This morning, I saw my stranger across circle #2 sporting hot pink leggings, a beacon of brightness.  I made a snap decision to deviate off my normal path of finishing out circle #2 because I was craving a change of scenery, which meant I would not immediately pass my walking stranger but knowing that she typically paces the perimeter of this circle a few times, I figured I’d greet her once my path brought me back to circle #2.  As I finished out my diversion and walked back toward circle #2, the absence of brightness made me realize I had foregone my opportunity to say hello to my favorite familiar stranger, as she was nowhere to be found.  Traipsing along my normal path to finish out circle #1, I glanced across the families milling in the middle of the park and saw my beacon. I was surprised to see my stranger in circle #1, as I have only ever seen her in circle #2.  My mind raced, I didn’t even know she knew about about circle #1Of course she knows about circle #1, why wouldn’t she? I reasoned with myself but not for long as my caffeinated excitement accelerated my pace, which now guaranteed I would pass my stranger.  Behind my bandana, I smiled and briefly debated whether to share with her that she always brightens my mornings.  Instead, as we passed each other, we mustered our ritual head nods and hellos and finished out our morning walks.  It is moments like these I wish to remember, how two simple strangers’ salutations can soothe souls.

Photo by cottonbro on Pexels.com

Save the lives of thousands of Black men

I am currently reading and processing Chokehold by Paul Butler. This found poem consists of excerpts from Chapter 4 “Black Male Violence: The Chokehold Within.” I highly recommend this book and think it is a great supplement to 13th on Netflix to more deeply understand how the criminal justice system targets Black men.

Save the lives of thousands of Black men 

limiting access to guns 

eliminate high-poverty segregated neighborhoods

entrenched poverty greatly constrains educational attainment, upward mobility, health

people don’t live in the most deprived neighborhoods because they choose to

white supremacy severely constrains choices

Save the lives of thousands of Black men.


Recently a town hall
among staff at my school
was held to process the recent travesties of systemic racism
and it closed with a reflection about hope
which made me think of the beginning of a beloved poem,

“‘Hope' is the thing with feathers -
That perches in the soul -
And sings the tune without the words -
And never stops - at all -”

Until, it does.

It was so easy for my white colleagues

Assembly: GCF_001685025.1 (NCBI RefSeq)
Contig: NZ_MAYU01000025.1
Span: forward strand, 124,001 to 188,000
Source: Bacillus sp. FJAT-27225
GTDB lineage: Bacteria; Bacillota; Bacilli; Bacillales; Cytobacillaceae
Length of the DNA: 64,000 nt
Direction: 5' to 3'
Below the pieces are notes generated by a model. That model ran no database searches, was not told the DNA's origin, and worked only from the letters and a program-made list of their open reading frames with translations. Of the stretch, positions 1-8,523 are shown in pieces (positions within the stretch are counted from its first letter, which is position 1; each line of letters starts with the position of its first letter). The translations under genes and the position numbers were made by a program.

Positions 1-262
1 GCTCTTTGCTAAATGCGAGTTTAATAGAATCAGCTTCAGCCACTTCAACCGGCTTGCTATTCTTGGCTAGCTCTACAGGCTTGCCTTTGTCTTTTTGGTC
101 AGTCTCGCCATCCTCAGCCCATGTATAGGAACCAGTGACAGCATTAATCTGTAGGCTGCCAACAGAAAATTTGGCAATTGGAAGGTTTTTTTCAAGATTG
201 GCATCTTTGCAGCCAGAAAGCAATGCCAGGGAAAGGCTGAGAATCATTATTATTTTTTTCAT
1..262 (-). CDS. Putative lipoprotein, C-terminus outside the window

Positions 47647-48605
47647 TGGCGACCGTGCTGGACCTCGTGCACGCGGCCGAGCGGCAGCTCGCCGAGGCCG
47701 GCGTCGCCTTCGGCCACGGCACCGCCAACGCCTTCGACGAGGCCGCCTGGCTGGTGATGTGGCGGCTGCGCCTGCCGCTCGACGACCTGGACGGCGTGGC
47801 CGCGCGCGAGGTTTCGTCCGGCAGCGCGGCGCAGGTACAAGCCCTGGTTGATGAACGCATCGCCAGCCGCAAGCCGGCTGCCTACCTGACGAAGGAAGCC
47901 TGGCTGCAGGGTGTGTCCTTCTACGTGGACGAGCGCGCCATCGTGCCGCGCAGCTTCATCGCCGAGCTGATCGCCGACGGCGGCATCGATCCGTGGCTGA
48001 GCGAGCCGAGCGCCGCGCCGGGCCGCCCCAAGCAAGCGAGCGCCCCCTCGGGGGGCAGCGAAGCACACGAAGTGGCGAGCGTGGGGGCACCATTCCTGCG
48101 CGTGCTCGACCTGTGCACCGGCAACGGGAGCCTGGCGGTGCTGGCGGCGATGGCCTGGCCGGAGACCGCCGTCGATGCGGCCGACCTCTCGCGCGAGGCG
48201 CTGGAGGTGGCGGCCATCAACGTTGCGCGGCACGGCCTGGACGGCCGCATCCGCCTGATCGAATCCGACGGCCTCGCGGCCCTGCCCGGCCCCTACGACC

to wear hope on their shoulders
like a tactfully draped scarf.

But hope ends when my black colleagues and friends 
share stories of their
sons, daughters, brothers, sisters, mothers, fathers, family, friends

shot at stoplights

lynched at fast food restaurants

shuffled into incarceration

year after year, decade after decade, century after century

Hope is the thing white people
dramatically tug at and adjust
to make themselves feel better
about their inaction.
Photo by Andrey Grushnikov on Pexels.com

So You Want to Talk About Race?

I am not a huge writer of book reviews (if you could even call the slice below a review) but the importance of #amplifymelanatedvoices paired with “I cannot believe I didn’t know about this book until this past week” has inspired this week’s writing.  As I reflect on my own anti racist work, I realized to my horror that I had not yet read the work of a Black woman, so I wanted to be sure to amplify this book and encourage everyone to read it!  

As I continue my path to being an ally and committing to being anti racist, this past week I listened to the audiobook So You Want to Talk About Race? by Ijeoma Oluo (which I will be purchasing to read, reread, and annotate).  I have read a handful of books which have informed my anti racist journey already but, I found this book to be an especially raw, honest, concrete, accessible, actionable read for any want-to-be ally/anti racist commencing and continuing their journey. This book essentially takes the barrage of information that is all over social media and is very new to white folks, organizes it, and explicitly breaks everything down to help us (white people) understand the why behind the work.

Oluo urges us white people to dig deeper because our defensiveness and our fragility runs so, so deep. A quote which resonated with me, someone who perceived themselves to be a “good” white educator is, “to do better, we must be willing to hold our darkness to the light. We must be willing to shatter our own veneer of goodness…” I see myself in this quote as I continue to confront the white supremacy ideologies I was raised to internalize so I can do better for our country by empowering and protecting Black lives (paraphrased from activist Rachel Cargle).  As I confront my biases with every new IGTV video inhaled, every tweet swallowed, every book digested, I find the adage, the more I learn the less I know, holds true.  What I know for sure is, the more discomfort I feel, the closer I am to enacting changes an ally must make.  I highly recommend everyone of all races read this book, but especially those who have the most work to do, white people.  Please please please read this book and continue your self work because as Olou states, “people are dying in this unjust system. How many lives have been ground up by racial prejudice and hate?”